Products with fragrance or astringents can irritate the delicate vulva area and may mask any odours and infections that should be addressed by a gynaecologist. Moreover, these products can easily spread into the vagina and disrupt the natural vaginal microbiome there.
The right way to clean!
Mild soap and water are usually good enough to clean the vulva area. The vagina, on the other hand is self-cleaning, as mentioned above.
3. Is the length of my period normal?
4 to 7 days of bleeding is considered the usual duration of a period.
There is no consensus regarding the lower limit of a normal duration of menses, as there are no specific pathologies associated with a short duration of menses.
4. Is it normal to miss a period?
Most cycles occur every 24 to 38 days. Your cycle length refers to the number of days from the start (day 1) of one period until the start (day 1) of the next period.
Your cycle length may vary depending on your age:
18 to 25 years – Cycle variation ≤9 days
26 to 41 years – Cycle variation ≤7 days
42 to 45 years – Cycle variation ≤9 days
If your cycle does not occur within this window, you may have missed your period.
A missed period may occur for many reasons, including:
- Drastic weight changes
- Medical conditions such as thyroid disorders or polycystic ovarian syndrome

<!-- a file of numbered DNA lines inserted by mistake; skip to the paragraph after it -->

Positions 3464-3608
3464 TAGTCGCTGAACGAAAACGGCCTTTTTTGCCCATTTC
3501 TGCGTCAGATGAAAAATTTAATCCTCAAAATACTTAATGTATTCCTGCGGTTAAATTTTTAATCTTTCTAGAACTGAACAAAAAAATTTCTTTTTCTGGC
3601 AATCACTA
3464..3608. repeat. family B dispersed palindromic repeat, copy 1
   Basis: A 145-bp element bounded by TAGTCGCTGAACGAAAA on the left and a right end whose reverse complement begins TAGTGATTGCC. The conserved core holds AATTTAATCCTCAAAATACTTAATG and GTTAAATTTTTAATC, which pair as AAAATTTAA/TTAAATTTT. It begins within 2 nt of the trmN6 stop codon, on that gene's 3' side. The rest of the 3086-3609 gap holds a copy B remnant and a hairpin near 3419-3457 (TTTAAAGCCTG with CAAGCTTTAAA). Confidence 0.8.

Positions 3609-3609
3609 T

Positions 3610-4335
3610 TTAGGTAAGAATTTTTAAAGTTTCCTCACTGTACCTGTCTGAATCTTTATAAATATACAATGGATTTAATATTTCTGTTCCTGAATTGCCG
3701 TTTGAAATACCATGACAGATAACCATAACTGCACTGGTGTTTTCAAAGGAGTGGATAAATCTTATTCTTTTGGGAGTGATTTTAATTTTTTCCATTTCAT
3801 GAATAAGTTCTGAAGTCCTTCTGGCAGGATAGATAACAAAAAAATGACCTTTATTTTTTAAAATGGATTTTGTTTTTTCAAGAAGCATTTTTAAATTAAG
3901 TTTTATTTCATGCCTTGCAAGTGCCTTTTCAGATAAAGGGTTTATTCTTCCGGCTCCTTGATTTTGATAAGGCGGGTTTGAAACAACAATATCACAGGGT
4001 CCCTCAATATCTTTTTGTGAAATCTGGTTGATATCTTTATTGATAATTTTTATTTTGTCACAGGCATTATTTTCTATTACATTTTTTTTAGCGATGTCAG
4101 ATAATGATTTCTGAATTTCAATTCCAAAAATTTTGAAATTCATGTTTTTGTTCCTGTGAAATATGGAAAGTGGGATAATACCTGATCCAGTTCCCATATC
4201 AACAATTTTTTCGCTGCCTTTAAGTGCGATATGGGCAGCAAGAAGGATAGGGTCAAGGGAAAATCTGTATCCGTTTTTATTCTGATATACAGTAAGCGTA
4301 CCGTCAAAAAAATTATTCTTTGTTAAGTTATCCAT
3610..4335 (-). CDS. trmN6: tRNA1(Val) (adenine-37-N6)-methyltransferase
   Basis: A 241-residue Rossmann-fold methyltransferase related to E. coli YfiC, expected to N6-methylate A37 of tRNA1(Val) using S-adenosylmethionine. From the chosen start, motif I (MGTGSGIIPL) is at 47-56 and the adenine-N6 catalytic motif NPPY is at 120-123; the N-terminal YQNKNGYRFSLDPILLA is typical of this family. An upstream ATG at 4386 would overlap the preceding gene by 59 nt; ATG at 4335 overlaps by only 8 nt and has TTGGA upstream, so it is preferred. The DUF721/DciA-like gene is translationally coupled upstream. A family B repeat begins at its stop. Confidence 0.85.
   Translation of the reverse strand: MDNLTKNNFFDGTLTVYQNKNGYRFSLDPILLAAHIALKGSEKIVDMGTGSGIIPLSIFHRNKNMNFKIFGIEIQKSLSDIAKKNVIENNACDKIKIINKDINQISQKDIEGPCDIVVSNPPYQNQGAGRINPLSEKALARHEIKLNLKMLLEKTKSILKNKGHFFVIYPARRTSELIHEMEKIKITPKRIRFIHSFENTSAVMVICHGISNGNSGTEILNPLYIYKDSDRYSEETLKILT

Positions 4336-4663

- You are at the age of menarche (At the age you first start menstruating)
- You are in transiting to menopause
If your period is frequently late, be sure to schedule an appointment with a doctor, so that the underlying causes can be determined.
5. Are heavy periods and/or severe cramps normal?
Ladies, you would have experienced days with heavy flow and painful cramps. But how do you tell if what you’re experiencing is something to be concerned about? Here are some red flags to look out for.
You have an abnormally heavy period flow when…
- You are frequently changing your tampon or sanitary pad, every few hours or less
- You are doubling up on pads, or using more than one pad at one time
- You are passing large clots
You have abnormally painful cramps when…
- Painful menstrual cramps worsen over time
- Your painful menstrual cramps last throughout the duration of menstruation or beyond your menstrual cycle and do not improve with over-the-counter painkillers.